Being able to decide how many days you want to see patients is great for raising kids. But, it can cramp the family budget. How do you balance both?
Which do you need more of - time or money? This is a hard question for many of us to answer, as both may be in short supply. My instinctual answer is always more time, but I do often sacrifice time for money. This is a problem facing me this fall. My work week is four days and I enjoy the day off to run errands or spend time with my family or even just to have time to myself. However, lately my day off seems to be the exception rather than the rule.
In my organization, physicians are paid for the work they do - time off is uncompensated time. Therefore, I enjoy a lot of autonomy and flexibility over how little or how much I want to work. There are certain absolutes - we need to be available to our patients - but for the most part, I can be generous with my vacation time or stingy. It is my choice.
Fall tends to be a very busy time. School is starting and there are CME conferences that are scheduled. Add to this dentist appointments, haircuts, back-to-school events, and the like, and the calendar fills up quickly. So, my conundrum this fall is how much of my time away should I make up by coming in on my days off?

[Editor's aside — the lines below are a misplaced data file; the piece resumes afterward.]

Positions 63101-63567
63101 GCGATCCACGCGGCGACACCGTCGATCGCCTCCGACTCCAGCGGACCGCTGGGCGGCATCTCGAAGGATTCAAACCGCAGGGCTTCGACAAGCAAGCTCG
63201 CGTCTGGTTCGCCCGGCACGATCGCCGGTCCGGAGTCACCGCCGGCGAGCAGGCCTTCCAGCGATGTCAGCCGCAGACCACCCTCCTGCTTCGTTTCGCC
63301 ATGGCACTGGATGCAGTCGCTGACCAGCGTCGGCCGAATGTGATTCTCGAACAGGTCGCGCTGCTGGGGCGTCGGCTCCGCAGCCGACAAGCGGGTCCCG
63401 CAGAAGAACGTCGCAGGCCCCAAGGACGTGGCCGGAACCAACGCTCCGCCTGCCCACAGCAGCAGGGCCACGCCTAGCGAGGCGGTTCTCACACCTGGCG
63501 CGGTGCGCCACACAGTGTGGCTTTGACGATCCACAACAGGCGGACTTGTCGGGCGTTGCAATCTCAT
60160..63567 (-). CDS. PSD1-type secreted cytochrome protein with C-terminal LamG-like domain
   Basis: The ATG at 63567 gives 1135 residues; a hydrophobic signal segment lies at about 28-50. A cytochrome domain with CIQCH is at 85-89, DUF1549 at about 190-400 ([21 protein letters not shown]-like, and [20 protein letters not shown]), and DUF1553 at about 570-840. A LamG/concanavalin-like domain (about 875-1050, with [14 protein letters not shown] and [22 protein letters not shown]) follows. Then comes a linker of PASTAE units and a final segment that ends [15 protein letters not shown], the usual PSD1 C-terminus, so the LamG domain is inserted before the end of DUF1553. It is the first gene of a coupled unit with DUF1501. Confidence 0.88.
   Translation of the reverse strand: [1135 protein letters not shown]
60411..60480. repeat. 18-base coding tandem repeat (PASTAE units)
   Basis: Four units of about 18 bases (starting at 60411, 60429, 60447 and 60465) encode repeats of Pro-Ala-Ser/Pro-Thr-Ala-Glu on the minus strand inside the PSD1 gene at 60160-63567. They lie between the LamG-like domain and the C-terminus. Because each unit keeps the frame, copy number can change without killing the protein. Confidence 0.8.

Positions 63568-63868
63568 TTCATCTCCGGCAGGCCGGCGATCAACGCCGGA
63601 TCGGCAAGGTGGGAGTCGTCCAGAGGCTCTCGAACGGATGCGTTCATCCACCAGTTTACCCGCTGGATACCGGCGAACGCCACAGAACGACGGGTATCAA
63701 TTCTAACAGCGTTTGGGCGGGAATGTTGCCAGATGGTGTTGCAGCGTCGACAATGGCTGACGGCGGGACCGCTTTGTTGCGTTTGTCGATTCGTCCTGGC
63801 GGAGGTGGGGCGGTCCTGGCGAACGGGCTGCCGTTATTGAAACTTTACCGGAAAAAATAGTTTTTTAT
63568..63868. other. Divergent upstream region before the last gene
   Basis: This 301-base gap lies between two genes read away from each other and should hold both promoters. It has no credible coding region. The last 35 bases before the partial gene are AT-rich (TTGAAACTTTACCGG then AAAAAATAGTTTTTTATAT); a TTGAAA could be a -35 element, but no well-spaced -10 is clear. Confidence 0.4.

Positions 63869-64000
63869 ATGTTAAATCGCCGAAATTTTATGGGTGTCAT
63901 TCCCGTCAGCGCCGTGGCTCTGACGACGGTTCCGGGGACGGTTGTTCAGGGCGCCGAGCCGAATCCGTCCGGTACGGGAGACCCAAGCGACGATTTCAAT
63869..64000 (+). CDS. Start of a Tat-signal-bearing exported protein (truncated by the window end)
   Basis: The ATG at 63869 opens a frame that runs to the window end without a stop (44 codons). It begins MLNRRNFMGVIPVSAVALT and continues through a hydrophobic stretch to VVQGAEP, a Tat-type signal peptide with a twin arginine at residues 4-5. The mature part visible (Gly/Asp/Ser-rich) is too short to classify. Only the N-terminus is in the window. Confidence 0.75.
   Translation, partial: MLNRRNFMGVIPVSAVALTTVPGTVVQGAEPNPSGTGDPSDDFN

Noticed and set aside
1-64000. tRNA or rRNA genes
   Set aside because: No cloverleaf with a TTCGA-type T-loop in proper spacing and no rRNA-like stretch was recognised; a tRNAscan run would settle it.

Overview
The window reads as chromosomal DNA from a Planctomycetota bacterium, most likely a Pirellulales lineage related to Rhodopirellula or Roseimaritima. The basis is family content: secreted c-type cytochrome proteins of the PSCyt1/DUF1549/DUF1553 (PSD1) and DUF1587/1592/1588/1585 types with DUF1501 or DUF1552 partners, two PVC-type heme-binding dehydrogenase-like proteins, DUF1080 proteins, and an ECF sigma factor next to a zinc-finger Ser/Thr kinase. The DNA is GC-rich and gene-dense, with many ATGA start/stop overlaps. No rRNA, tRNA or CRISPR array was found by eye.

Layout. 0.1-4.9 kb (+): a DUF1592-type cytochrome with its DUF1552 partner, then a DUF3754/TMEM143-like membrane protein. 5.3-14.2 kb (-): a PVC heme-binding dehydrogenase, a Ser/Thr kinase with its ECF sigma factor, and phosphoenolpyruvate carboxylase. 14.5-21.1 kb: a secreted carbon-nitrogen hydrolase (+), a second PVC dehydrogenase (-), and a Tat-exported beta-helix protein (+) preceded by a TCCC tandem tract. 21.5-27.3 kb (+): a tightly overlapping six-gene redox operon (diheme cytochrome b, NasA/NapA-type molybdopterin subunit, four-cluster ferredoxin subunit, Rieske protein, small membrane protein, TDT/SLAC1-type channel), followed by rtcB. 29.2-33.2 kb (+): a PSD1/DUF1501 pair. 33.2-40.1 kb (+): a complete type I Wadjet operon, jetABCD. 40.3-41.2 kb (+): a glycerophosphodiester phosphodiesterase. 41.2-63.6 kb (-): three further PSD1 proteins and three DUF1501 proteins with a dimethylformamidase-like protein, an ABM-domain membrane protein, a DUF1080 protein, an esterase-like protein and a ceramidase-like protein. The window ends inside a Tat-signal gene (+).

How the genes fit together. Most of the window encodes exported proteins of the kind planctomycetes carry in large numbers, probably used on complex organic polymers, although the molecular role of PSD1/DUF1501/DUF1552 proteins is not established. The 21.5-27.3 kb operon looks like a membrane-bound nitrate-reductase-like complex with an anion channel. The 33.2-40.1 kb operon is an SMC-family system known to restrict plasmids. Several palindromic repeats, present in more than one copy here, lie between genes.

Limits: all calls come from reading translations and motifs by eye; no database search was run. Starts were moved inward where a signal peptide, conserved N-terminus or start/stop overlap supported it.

On one hand, I think the time off is valuable for my mental health and my family. On the other hand, I have four kids I will be sending to college in the not-too-distant future. Choosing to run errands and relax rather than earn income seems selfish or unwise. I want to model balance for my family by working and relaxing both. I desire to support my family at the right level - one at which we are comfortable and secure but not at a level where my income becomes the main measure of my success.
This is an issue that is present in many professions. Unfortunately, I think we all say that we prefer time but act as if we prefer money. This leads to a sense of imbalance and conflict. I think both choices are fair. While our profession is a calling and one that we (hopefully) enjoy, it remains a profession and we have the expectation of fair compensation. So, choosing to work for increased income may satisfy your desire to build a bigger retirement nest egg, enjoy the freedom to travel, or donate a larger portion of your income to charity. These are all reasonable goals. On the other hand, for many physicians time is more precious than money. While we may not always spend this priceless commodity well, we usually could use more of it.
So, I remain undecided. I suspect that for many reasons, I will try to make up many of the work days I miss through attending conferences or traveling. However, I also suspect I may end up regretting the amount of family time I sacrifice.